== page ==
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Pancreatic Cancer Fail to resist "Dual Cell" Approach

We should do more than attack cancer cells to combat pancreatic cancer more effectively. We must also target their accomplices, cancer-associated fibroblasts (CAFs). By expanding the fight to include CAFs—cells that form fibrotic fortifications around pancreatic tumors—we may be able to eventually defeat a disease that has been known to survive even the most ferocious assaults.

In a study performed by scientists at the University of New South Wales, the castle keep and the outer walls of a pancreatic tumor were both shot at at the same time (UNSW). The tool of choice for scientists  SLC7A11, a cystine transporter, is inhibited by this drug.

In experiments with human cells and transgenic mice, the researchers confirmed that SLC7A11 was a viable target. Stable knockdown of SLC7A11 in the tumor compartment only, then in the tumor and stromal compartments, was tested in transgenic mice. The scientists then used transgenic mice to show the efficacy of a nanoparticle SLC7A11-silencing compound.

The results were published in Cancer Research in an article titled, “Cancer-associated fibroblasts in pancreatic ductal adenocarcinoma determine response to SLC7A11 inhibition.”

“Stable knockdown of SLC7A11 was needed in both cell types to reduce tumor development, metastatic spread, and intratumoral fibrosis in an orthotopic pancreatic ductal adenocarcinoma (PDAC) mouse model using human PDAC cells and CAFs, demonstrating the importance of targeting SLC7A11 in both compartments,” the authors wrote. “Finally, in orthotopic PDAC tumors, treatment with a nanoparticle SLC7A11-silencing drug produced by our lab reduced PDAC tumor formation, metastasis, CAF activation, and fibrosis.”

Although SLC7A11 had previously been studied in pancreatic cancer cells, it had not previously been shown to play a critical role in CAFs, according to the authors of this study, which represents ten years of work. The authors are eager to see their method tested in a human clinical trial now that they have demonstrated the value of inhibiting SLC7A11 in PDAC-derived CAFs.

The article's senior author, Phoebe Phillips, PhD, an associate professor at UNSW Medicine & Health, said, "Pancreatic cancer has seen little progress in survival over the last four decades—and without urgent intervention, it is expected to be the world's second biggest cancer killer by 2025."“However, our most recent breakthrough has me feeling more confident and hopeful than I have in my entire career.”

Phillips and colleagues used patient-derived PDACs and CAFs, 3D at-the-bench models, including an explant model that preserves pieces of human pancreatic tumor tissue, and several mouse models of pancreatic cancer to enhance the clinical translatability of their results.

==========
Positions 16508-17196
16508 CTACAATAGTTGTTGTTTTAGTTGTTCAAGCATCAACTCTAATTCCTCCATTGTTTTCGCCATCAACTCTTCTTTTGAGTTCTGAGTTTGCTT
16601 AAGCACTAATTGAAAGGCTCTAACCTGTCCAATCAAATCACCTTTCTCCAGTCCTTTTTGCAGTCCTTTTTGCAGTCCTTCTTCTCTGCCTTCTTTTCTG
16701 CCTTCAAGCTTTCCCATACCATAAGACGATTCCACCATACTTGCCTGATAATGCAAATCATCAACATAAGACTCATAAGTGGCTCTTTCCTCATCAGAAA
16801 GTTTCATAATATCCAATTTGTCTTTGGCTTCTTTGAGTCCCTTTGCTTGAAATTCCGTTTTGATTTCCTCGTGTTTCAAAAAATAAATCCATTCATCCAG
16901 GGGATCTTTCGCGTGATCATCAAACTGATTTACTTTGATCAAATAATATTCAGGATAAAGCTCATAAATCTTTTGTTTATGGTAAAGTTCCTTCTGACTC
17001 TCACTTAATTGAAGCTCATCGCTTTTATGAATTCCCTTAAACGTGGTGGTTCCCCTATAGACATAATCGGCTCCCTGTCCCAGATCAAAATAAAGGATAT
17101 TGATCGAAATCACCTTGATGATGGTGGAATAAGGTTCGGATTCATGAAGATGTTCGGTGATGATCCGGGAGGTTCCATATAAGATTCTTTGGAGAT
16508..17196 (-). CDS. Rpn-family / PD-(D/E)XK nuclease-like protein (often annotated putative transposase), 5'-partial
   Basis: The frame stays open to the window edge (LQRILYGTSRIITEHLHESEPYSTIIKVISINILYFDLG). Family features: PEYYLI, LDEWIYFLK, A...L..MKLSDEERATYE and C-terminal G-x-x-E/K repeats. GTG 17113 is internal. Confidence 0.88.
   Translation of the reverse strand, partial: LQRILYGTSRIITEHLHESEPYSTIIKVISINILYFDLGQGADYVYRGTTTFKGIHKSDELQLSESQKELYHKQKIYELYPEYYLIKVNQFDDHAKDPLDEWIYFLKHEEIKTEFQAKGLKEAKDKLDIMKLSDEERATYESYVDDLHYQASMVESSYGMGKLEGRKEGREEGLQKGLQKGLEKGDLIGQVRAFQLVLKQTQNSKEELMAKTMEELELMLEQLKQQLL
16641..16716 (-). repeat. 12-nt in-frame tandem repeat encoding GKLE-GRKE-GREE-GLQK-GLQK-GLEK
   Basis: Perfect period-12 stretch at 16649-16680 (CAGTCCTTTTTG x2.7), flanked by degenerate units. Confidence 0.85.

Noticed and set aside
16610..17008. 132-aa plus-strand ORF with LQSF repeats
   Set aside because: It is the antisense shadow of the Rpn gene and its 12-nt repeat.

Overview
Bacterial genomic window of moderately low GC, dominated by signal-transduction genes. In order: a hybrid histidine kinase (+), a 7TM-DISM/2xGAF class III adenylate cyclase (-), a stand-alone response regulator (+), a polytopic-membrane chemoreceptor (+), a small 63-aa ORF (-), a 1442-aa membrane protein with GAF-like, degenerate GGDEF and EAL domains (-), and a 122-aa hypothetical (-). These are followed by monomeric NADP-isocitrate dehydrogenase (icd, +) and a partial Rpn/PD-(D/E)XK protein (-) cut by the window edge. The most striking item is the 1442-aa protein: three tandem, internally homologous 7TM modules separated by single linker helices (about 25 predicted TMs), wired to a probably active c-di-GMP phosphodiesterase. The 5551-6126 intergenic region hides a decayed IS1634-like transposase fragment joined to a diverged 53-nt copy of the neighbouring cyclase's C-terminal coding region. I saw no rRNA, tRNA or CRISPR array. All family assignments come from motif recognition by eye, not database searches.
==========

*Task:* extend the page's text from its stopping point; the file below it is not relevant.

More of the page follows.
“We have used our cutting-edge nanomedicine, which we established in a multidisciplinary partnership with engineers, UNSW professor Cyrille Boyer, PhD, and University of Queensland professor Thomas Davis, PhD, to deliver a gene therapy to inhibit SLC7A11,” says Dr. Davis. Since our nanodrug is small and can penetrate scar tissue in pancreatic cancer, this therapy is advantageous,” said Joshua McCarroll, PhD, co-first author and associate professor at the Children's Cancer Institute.

Phillips and UNSW Medicine partner professor David Goldstein, PhD, are leading a clinical trial based on the team's results. “We can repurpose an anti-arthritis medication named sulfasalazine—which we know potently inhibits SLC7A11—for the treatment of pancreatic cancer patients with tumors that have elevated SLC7A11 levels, which we've shown to be the case in more than half of patients,” Phillips said. It has the ability to increase these patients' clinical response and, eventually, survival.”

The ability to repurpose an approved medication that is already in the clinic, according to the researchers, would help them move forward more rapidly. Within three years, the study team expects to review and report the trial's first collection of findings.

Aside from the clinical trial, the researchers want to see how their method affects the exchange of nutrients between tumor cells and helper cells. They also want to find the best medications to pair with their treatment plan to improve antitumor efficacy.

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  1. Pancreas has two main functions in our body, exocrine functions and endocrine functions. So, imagine if they stop working properly the whole digestion process will be interrupted, and sometimes you will know by its symptoms, or sometimes you will never see any symptoms.

  2. The context of this content is really good. Thank you for sharing this type of awareness with us. In this article, you shared much informative knowledge on multiplication activities. Take look at this tooPancreatic Cancer Treatment Center In Mexico . Thanks!


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